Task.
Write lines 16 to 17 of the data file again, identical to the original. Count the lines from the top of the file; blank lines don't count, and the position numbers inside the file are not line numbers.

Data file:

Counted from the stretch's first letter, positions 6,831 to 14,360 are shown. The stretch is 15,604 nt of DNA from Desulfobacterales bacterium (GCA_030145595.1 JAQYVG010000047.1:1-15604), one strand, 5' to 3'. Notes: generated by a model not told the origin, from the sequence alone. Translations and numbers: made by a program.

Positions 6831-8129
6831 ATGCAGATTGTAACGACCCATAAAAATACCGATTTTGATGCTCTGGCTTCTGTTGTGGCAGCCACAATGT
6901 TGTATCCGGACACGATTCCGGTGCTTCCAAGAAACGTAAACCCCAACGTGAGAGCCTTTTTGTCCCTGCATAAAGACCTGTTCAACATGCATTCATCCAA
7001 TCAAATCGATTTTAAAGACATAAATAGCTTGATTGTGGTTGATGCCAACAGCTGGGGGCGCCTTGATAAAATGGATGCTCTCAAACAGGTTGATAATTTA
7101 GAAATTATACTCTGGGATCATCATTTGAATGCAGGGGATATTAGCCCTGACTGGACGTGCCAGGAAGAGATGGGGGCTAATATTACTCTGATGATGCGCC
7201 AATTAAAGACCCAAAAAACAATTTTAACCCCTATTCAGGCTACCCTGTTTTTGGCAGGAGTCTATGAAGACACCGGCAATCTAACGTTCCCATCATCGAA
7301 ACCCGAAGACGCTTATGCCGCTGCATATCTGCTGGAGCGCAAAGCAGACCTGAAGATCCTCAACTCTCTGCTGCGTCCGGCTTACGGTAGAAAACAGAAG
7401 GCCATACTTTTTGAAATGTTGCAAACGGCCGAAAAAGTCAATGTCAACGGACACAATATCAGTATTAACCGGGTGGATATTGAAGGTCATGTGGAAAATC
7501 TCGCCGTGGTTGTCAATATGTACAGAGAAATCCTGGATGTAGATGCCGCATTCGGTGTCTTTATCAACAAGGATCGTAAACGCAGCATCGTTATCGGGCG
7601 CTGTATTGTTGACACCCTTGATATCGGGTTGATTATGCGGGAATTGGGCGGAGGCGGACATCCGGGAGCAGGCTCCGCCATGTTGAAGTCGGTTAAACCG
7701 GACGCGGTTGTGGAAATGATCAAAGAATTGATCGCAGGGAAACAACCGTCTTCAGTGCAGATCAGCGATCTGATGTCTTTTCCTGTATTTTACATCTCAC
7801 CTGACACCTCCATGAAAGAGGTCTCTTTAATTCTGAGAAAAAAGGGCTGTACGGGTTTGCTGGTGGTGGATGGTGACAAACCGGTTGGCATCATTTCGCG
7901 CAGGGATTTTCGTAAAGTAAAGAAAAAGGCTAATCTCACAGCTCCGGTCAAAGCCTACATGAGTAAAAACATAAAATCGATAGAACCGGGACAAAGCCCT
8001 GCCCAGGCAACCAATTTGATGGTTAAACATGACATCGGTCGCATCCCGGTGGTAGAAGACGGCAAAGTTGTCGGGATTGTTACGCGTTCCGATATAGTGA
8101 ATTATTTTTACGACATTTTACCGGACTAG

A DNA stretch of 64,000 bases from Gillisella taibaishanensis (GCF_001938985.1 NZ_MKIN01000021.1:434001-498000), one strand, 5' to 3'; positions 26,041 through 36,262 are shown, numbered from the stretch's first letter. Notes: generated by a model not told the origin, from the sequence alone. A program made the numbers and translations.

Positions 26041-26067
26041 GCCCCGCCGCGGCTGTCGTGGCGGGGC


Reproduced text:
8101 ATTATTTTTACGACATTTTACCGGACTAG

A DNA stretch of 64,000 bases from Gillisella taibaishanensis (GCF_001938985.1 NZ_MKIN01000021.1:434001-498000), one strand, 5' to 3'; positions 26,041 through 36,262 are shown, numbered from the stretch's first letter. Notes: generated by a model not told the origin, from the sequence alone. A program made the numbers and translations.